In the long term, higher temperatures entail risks of negative consequences for the environment, and so for human beings as well. Global warming could among other things cause extreme climatic events, more severe droughts, floods, and rising sea levels. Such changes could in turn generate negative consequences in terms of food production, water supplies, and human health.
The negative impacts of climate change will be felt most acutely in developing countries, since their ability to adapt is much more limited, on account of their more limited wealth. Moreover, a larger proportion of their economic activity is concentrated in sectors like agriculture that are more sensitive to climate.
The effects of climate change are not exclusively negative. A higher concentration of CO2 in the atmosphere reduces the water requirements of plants, thereby allowing for faster growth and increased crop yields. Another benefit is reduced heating costs and cold-related health problems, which entail 17 times more deaths than heat-related health problems.(18)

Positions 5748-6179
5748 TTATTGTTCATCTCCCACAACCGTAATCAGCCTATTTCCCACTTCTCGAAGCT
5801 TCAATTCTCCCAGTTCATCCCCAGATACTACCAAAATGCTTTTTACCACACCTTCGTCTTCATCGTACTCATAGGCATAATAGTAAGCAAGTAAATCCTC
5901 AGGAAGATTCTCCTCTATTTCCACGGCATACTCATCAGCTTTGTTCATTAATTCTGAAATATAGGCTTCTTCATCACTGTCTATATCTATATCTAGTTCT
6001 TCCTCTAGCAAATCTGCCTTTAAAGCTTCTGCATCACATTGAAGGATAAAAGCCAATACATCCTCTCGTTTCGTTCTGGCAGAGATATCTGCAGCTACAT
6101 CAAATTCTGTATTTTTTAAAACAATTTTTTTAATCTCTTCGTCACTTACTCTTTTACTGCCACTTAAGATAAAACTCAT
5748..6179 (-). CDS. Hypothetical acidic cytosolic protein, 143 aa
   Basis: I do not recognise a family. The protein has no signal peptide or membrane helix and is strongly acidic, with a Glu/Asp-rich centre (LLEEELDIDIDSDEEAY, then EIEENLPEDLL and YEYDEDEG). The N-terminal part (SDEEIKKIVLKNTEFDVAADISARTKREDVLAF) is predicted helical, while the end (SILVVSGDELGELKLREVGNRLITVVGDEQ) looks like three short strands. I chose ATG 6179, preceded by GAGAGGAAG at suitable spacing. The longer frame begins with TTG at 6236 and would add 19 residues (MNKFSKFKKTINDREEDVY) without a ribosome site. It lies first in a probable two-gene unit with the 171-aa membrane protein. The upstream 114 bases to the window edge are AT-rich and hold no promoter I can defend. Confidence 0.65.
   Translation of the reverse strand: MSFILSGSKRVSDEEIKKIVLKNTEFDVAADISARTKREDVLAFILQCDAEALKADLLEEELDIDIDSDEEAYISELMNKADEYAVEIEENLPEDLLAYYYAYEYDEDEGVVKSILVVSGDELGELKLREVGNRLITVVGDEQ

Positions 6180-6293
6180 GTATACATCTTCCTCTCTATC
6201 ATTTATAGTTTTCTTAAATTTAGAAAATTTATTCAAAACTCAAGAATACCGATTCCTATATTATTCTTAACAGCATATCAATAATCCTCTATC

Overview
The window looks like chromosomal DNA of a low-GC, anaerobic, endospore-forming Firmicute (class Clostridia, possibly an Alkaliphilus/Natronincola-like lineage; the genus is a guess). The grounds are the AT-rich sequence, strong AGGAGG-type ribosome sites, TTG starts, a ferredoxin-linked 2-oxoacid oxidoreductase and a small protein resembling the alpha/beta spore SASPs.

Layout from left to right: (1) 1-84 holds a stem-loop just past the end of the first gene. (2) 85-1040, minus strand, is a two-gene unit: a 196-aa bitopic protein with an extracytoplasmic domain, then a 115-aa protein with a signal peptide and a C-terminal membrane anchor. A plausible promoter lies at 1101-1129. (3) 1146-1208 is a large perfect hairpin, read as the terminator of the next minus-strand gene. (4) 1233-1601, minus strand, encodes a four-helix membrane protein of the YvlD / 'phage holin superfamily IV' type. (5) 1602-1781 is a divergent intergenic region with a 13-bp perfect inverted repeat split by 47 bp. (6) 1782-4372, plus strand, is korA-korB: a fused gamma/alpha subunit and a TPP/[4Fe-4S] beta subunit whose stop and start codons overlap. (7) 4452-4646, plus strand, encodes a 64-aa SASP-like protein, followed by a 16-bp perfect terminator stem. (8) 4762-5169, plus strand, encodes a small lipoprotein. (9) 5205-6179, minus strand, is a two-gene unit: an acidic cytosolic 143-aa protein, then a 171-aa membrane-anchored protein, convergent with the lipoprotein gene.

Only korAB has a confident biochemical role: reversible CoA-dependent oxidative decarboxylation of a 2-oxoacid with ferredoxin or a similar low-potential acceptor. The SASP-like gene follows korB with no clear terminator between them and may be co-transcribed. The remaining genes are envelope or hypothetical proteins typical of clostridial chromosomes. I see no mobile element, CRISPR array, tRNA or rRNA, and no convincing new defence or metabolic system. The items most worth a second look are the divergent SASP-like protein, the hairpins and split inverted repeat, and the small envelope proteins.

Certain cost-benefit analyses estimate that global warming on the order of 1°C to 2°C would be beneficial to humanity. In the long term, the negative effects of warming greater than this interval, however, would exceed the benefits.(19)
In order to avoid the potential negative long-term effects of climate change, the UNFCCC member states determined that global warming would have to be limited to 2°C.(20)
18. Antonio Gasparrini et al., “Mortality Risk Attributable to High and Low Ambient Temperature: A Multicountry Observational Study,” The Lancet, Vol. 386, No. 9991, 2015, pp. 369-375.
19. Richard S. J. Tol, “The Economic Effects of Climate Change,” Journal of Economic Perspectives, Vol. 23, No. 2, 2009, p. 35; Richard S. J. Tol, Economic Impacts of Climate Change, Economics Department, University of Sussex, Working Paper Series, No. 75-2015, 2015.
20. Paris 2015, op. cit., footnote 3.